GENEWATCH
 
EDITOR'S NOTE
By Samuel W. Anderson
 

from GeneWatch 29-1 | Jan-May 2016

People get fired up about GMOs. As a GeneWatch reader, you may already know that our contributors tend to be quite critical of GMOs, and there's a decent chance that you are reading this to reinforce your skepticism of GMOs. Or maybe you're a proponent of GMOs reading this to get a better sense of the other side's arguments, or even to get a sort of anger fix, like a Democrat watching Fox News. (We are pleased to report that GeneWatch will spare you from the comment sections.)

But in case you aren't coming in with preconceived notions, given the often heated nature of the topic and the admitted one-sidedness of the articles on the following pages, I think a disclaimer is warranted:

The opinions contained in this issue will, for the most part, lean heavily in favor of mandatory GMO labeling. Quite heavily, in some cases.

But here's the other thing: Plenty of reasonable, intelligent, and very well-intentioned people fall on the other side of the debate. It's not just Monsanto employees and shareholders, whatever some of the more impassioned anti-GMO folks may tell you.

One of the most common arguments against GMO labeling relates to concerns about increased food prices for consumers, including those who already have trouble making ends meet. Bruce Chassy and Jon Entine emphasize this in their three-part Huffington Post series arguing against mandatory GMO labeling, including the argument that it wouldn't just impact genetically modified ingredients: "Without a doubt, if mandatory labeling is adopted the cost of GM-free ingredients would go up."

Robert Paarlberg wrote in The Wall Street Journal that adoption of mandatory GMO labeling may not change much for consumers in rich countries like the U.S., but that by obstructing the adoption of genetically modified crops such as Golden Rice and Bt brinjal, such anti-GMO campaigns negatively impact "the world's poorest and hungriest people." Pamela Ronald makes a similar case - an impassioned plea, really - in her 2015 TED Talk.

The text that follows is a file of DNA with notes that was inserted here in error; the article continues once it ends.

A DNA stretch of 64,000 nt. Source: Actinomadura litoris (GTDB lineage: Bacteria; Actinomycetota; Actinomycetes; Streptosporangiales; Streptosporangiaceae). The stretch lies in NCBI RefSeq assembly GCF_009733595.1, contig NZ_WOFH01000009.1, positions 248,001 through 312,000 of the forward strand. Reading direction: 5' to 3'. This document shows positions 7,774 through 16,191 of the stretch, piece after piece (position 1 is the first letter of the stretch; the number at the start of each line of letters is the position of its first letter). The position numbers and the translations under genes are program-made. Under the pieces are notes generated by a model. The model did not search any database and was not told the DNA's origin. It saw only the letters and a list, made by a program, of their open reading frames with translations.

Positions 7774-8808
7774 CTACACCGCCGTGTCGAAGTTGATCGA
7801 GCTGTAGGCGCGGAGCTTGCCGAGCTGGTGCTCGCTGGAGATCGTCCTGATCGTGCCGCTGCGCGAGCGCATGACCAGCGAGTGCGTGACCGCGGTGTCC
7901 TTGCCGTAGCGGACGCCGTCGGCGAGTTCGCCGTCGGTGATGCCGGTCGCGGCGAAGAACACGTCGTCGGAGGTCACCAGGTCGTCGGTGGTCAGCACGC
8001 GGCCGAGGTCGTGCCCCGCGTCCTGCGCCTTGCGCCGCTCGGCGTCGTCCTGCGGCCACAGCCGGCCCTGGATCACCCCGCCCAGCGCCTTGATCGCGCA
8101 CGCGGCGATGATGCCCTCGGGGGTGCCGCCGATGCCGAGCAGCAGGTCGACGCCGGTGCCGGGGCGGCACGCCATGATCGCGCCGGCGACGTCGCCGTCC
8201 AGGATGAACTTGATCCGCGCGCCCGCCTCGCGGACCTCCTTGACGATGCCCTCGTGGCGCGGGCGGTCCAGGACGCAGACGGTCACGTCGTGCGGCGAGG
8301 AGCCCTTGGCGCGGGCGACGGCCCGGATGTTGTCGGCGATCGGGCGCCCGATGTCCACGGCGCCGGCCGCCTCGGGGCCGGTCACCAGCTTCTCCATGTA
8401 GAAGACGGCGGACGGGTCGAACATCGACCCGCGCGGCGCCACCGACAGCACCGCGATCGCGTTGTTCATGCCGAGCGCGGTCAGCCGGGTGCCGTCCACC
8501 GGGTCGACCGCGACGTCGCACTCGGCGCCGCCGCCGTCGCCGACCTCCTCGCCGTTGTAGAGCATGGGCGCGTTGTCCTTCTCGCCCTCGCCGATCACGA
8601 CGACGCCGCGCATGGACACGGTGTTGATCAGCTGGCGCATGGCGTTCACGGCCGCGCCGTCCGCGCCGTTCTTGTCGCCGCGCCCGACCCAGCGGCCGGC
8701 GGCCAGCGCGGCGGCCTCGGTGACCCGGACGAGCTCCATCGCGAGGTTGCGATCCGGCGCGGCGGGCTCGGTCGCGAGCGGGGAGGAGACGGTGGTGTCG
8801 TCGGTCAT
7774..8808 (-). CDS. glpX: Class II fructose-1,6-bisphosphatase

And despite all the shouting from both sides, there are still GMO moderates out there. Grist put together a comprehensive series called "Panic-free GMOs" in order to present a balanced, "level-headed assessment of the evidence in plain English." By the end of the series, writer Nathanael Johnson wound up a sort of GMO moderate, settling in the "this isn't that important" camp. Rachel Ehrenberg wrote a boldly moderate article for Science News in January that includes this wonderfully blunt sentence: "The loudest voices on the proponent side are typically cast as shills for Big Agriculture (some of them are), while the loudest on the anti-GMO side are typically cast as fear-mongering luddites (some of them are)."

This is all to say: There is a debate to be had. The articles in this issue mostly present one side of that debate, and of course there's a reason for that. However, if you don't feel up to speed on the arguments for and against GMO labeling, my own recommendation is this: Read this issue, of course. But also look up some articles making the case against mandatory GMO labeling, and if you can manage to find them, some "moderate" articles too. May the best (democratically determined) argument win.

Just avoid the comment sections.
 

Samuel Anderson is Editor of GeneWatch. 

 
 
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The purpose of the Genetic Bill of Rights is to introduce a global dialogue on the fundamental values that have been put at risk by new applications of genetics.
 
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